My department ran faculty searches via google docs. It was an efficient way to keep track of the ~200 people who applied to the open positions and to manage campus visits.

The INFORMS IT committee used google docs extensively. It was the most impressive use of google docs I have ever seen. We wrote and edited reports. We went over them in meetings. We compared document histories.You can view how to find document histories in the image below.

Here are two things you might not know.

1. You can leave comments in a google doc. With multiple users, this can become a conversation.

2. You can chat in a doc in real-time. My grader and I would often do this before class as I was going over what I would assign to students.

You can view histories in google docs.

I’m looking forward to doing even more with google docs, such as writing collaborative proposals and replacing documents I would normally upload in BlackBoard.

How have you used google docs in (or out of) the classroom?

5 responses to “google docs are a great teaching tool

  • prubin73

    I used to use Tomboy for keeping notes of various sorts, with the data directory on Dropbox so that I could access notes from multiple places. Now I use G Docs. I don’t need a client program on PCs (I do use an app on my Android tablet), and the editing features are a bit richer. I haven’t had to share my notes with anyone yet, but if I need to, it’s easier with G Docs.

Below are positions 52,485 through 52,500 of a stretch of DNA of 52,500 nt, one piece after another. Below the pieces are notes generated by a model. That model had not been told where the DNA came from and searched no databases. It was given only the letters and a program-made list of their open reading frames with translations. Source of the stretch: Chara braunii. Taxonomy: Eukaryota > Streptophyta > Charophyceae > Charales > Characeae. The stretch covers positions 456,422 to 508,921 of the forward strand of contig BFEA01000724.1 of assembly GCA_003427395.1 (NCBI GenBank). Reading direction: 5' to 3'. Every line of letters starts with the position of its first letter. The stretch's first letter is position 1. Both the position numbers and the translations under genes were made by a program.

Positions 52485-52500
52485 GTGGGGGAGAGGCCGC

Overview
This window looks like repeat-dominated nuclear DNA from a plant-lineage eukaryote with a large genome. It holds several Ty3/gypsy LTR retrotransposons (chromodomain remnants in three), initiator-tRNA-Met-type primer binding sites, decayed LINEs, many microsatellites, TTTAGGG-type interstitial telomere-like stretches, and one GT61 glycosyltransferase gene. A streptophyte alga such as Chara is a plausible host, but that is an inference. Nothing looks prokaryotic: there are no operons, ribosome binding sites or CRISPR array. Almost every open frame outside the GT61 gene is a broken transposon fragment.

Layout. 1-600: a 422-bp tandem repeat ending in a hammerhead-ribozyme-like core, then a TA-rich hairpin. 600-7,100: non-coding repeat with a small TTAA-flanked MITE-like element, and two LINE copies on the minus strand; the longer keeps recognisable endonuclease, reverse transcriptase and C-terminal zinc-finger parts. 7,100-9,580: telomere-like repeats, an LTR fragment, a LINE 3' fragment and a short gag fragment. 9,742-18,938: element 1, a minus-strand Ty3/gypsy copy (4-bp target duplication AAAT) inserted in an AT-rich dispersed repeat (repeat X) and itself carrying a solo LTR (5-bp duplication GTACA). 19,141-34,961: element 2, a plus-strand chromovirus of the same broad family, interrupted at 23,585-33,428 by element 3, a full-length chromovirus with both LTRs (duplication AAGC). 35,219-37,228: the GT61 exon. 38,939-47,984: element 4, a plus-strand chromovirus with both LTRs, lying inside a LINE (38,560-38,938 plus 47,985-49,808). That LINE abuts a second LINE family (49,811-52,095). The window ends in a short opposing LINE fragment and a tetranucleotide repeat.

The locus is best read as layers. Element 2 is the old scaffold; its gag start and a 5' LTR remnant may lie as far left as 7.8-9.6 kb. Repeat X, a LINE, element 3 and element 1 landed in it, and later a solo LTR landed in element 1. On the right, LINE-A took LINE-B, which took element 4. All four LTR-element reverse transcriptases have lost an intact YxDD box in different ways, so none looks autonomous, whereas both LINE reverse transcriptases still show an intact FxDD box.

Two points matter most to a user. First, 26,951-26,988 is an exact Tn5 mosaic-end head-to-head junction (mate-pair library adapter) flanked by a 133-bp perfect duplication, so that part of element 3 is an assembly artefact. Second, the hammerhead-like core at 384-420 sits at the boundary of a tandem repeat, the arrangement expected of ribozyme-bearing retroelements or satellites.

As an aside, I saw a poster session by a faculty member here at Michigan State who uses Google Voice for teaching. I think what he does is call himself, at his G Voice number, and dictate notes, which G Voice apparently transcribes into a text file that he cleans up and distributes. Haven’t tried it myself, since (a) my area doesn’t have G Voice service yet and (b) I’d be dictating LaTeX, which is a fairly scary thought.

  • meagangracie

    I love everything that it’s capable of! Unfortunately, due to some security issues it’s one of the few apps that are completely blocked on (my current) DoD network.

  • Reygun

    Try google docs in google plus. the houngouts is very nice tool.!!!!


    Use google docs beta table now called google drive. You can make pictures and coordinates tables a great tool for the VRP. Additional public is totally

    I leave an example of Table Beta (Fusion Tables):
    Tutorials :

  • Reygun

    Try google docs in google plus. the houngouts is very nice tool.!!!! Video Call + Google Docs + a Coffee really google docs is very usefull


    Use google docs beta table now called google drive. You can make pictures and coordinates tables a great tool for the VRP. Additional public is totally

    I leave an example of Table Beta (Fusion Tables):
    Tutorials :

  • A Markdown Syllabus | Stigler Diet

    […] McLay just posted about using Google Docs in teaching. A Google Doc shared with the whole class might be an even easier way to maintain a syllabus. […]